(formal or not) where the December 25 date was glibly associated with the revival of Sol as a
Roman calendar date.

And yet … when push came to shove … this was only “a surmise”… a plausible assumption. The
actual ancient texts were silent on the matter!

I actually wrote to Steven Hijmans (via Academia.edu) to see if he knew of any more recent developments. It was his 2003 article that actually spelled out the fact there was no specific mention of December 25 in connection with Emperor Aurelian, circa A.D. 274. Until I hear from him, I have been contemplating what else could be done.

Within his footnote 24, Hijmans writes: “There is no explicit evidence stating that the feast of December 25 was instituted by Aurelian. In fact the Calendar of 354 is our only conclusive evidence for an official feast day in honour of Sol on that day. Other sources certainly suggest that the winter solstice was marked as more than a purely astronomical event, referring to it as the natalis of Sol. In the Calendar of Antiochus there is a discrepancy of three days between the actual solstice (marked for December 22) and the birth of the sun, marked for December 25…”

I was a little surprised that Hijmans doesn’t seem to be aware of the astronomical significance of the 3 days after the actual Solstice; December 25 is when the Sun awakens from its “3 day coma” that begins with the Solstice. I wouldn’t be at all surprised that sicne the publication of his article in 2003, 15 years ago, the author has been brought up to speed on the ancient significance of December 25, in contrast to the actual Winter Solstice. Nothing could be more relevant to a Resurrection Religion like Christianity.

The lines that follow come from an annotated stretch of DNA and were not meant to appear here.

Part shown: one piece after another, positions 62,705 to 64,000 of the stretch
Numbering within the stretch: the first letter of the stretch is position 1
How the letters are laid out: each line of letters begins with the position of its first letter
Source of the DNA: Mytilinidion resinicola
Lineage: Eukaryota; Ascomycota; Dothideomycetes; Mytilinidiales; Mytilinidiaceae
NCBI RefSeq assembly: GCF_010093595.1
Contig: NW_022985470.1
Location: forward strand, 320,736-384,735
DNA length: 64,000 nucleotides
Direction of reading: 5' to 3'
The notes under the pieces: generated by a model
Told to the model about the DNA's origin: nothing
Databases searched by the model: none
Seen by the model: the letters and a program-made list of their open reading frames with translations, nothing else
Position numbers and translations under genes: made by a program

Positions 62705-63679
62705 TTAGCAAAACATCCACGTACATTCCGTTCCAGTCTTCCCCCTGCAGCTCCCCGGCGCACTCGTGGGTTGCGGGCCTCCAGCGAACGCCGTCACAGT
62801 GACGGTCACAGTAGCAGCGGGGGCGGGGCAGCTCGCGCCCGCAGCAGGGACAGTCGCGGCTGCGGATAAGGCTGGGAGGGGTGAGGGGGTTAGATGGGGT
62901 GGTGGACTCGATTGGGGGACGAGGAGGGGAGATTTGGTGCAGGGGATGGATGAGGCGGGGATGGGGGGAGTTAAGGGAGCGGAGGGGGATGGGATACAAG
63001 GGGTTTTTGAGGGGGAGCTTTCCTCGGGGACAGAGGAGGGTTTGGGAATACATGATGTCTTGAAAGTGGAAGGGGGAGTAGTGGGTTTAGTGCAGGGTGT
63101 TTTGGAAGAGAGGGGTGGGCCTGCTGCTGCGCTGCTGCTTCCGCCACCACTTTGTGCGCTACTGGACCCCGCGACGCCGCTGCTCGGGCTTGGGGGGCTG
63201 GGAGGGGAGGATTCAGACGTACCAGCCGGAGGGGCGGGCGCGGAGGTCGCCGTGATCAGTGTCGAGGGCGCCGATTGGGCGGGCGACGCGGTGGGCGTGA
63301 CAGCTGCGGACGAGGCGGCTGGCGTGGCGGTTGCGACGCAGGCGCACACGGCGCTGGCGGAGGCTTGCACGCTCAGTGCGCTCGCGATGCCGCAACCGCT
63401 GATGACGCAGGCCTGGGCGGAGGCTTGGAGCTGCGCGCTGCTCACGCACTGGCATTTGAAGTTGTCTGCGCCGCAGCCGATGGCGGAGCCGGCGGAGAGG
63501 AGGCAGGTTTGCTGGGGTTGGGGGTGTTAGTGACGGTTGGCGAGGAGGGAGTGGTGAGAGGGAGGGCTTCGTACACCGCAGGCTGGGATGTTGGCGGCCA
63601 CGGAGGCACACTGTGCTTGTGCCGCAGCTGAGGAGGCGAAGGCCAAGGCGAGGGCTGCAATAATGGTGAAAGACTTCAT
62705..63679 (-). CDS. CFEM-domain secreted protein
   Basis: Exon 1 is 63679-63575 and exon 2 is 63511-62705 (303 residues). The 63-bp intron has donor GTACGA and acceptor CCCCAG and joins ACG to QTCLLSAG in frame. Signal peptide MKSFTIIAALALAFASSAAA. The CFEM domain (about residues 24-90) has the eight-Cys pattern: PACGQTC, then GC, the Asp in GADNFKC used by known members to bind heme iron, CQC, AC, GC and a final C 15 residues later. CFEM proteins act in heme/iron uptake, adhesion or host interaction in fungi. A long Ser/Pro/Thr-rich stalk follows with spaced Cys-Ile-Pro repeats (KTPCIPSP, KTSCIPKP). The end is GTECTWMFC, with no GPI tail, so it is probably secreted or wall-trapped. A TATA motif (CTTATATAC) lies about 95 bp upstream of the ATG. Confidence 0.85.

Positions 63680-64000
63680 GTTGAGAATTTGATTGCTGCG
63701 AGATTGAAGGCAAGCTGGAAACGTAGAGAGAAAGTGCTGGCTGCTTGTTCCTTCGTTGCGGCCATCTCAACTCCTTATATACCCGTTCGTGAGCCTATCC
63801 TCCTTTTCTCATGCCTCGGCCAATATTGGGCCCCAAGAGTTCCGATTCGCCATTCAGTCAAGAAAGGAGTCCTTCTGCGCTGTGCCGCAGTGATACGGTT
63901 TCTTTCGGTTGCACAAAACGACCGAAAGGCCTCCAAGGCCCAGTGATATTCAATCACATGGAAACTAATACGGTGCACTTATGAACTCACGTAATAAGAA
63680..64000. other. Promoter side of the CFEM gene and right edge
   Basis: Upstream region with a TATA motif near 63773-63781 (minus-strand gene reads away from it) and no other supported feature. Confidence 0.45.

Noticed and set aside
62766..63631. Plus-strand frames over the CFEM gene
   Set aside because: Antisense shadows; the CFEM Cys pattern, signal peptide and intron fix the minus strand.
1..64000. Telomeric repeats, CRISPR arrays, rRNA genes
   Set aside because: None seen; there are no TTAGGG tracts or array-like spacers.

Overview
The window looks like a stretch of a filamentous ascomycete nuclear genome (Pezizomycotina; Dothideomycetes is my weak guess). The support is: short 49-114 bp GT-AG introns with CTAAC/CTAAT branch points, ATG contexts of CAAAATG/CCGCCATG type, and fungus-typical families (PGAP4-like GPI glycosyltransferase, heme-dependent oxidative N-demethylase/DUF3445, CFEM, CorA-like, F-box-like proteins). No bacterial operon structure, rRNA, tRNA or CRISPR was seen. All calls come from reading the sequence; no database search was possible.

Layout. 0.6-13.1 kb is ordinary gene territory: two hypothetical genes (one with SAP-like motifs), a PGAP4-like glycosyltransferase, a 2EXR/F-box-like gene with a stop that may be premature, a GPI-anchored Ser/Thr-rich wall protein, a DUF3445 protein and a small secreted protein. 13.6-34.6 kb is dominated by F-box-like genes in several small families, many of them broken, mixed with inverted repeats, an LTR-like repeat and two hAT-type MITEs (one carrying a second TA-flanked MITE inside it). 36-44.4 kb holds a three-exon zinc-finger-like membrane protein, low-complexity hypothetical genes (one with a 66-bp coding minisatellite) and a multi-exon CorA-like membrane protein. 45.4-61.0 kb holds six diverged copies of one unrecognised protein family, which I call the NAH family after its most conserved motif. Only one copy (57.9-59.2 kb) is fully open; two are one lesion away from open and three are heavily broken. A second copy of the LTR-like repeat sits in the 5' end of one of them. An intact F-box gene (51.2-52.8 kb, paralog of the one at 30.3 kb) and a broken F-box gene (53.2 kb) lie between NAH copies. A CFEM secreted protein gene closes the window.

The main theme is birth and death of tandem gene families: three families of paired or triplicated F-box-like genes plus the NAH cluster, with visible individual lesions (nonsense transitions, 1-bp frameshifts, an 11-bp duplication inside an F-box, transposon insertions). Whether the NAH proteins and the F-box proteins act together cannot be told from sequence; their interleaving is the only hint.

If I assume the worst case, and that there is not going to be a way to “prove” that Aurelian did anything at all with December 25 (and thus doing so before Christianity had become an officially tolerated/accepted religion of State), there is still an important point of discussion: the very earliest discussion so Jesus being born on December 25 would now become the only other way to evaluate how the dynamic between rival Pagan and Christian “symbologists” played out - - while there was really no reason at all to think December 25 made any kind of a likely date as the authentic birthday of Jesus.


(Jon) #35

You had half a dozen people telling you this repeatedly, a few weeks ago.


(George Brooks) #36

The problem with the half dozen people is that it was impossible for them to get detailed about when and where the “conventional wisdom” was flawed. “They” were simply using the Imperious Tense. And doubled-down by saying absurd things like there was absolutely no pagan interest in December the 25th.